So far, so good, but what if you require an object that’s not a standard HubSpot object to build a data schema for your business’s unique processes? What if you’re a gym, suppose, and you require a “membership” object in your CRM to map those relationships?
Enter: Custom Objects
Initially, you’ll need development help to create Custom Objects via the HubSpot API. Once that’s done, you can start creating relevant records, associating them to other Standard Objects, and use it in your sales and marketing efforts!
These Custom Objects used to be a USP of Salesforce — one of the long-standing competitors of HubSpot — and had been longed for by HubSpot users for years. By introducing this functionality, HubSpot eliminates historical limitations and transcends the software to compete with players in the enterprise CRM market. Custom Objects offer supreme flexibility in terms of data and records storage and creation by allowing. Straight from HubSpot’s website –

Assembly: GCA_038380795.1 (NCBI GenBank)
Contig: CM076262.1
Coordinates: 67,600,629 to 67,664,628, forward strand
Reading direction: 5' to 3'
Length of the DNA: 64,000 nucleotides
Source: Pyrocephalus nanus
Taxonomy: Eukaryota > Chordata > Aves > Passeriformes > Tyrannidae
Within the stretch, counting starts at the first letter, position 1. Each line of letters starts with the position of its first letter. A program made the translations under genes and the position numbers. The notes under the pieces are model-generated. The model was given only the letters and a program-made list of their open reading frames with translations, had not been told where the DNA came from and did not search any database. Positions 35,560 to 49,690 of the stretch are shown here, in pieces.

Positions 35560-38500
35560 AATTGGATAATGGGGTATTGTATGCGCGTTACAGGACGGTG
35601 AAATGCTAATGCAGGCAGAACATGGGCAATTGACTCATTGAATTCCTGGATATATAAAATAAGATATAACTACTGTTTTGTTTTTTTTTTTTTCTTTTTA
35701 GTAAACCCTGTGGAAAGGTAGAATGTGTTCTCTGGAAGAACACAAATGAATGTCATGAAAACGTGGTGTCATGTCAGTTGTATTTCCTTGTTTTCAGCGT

“The CRM record for a custom object is practically indistinguishable from your existing CRM records. When using a custom object in workflows, the automation capabilities are nearly identical to those you’ve been using already. Building reports for custom objects works exactly the same way as it has for all other objects. With custom objects, we hope you’ll come to notice that everything just works, exactly as you’d expect it to.“
As mentioned, if your business needs an object other than the standard ones, you can define it. While doing so, be sure to include its properties and customize the associations between your Custom Object and your Standard Object.
From the previous example, the gym’s “membership” object might consist of properties like a city, state, and is likely associated with a contact object.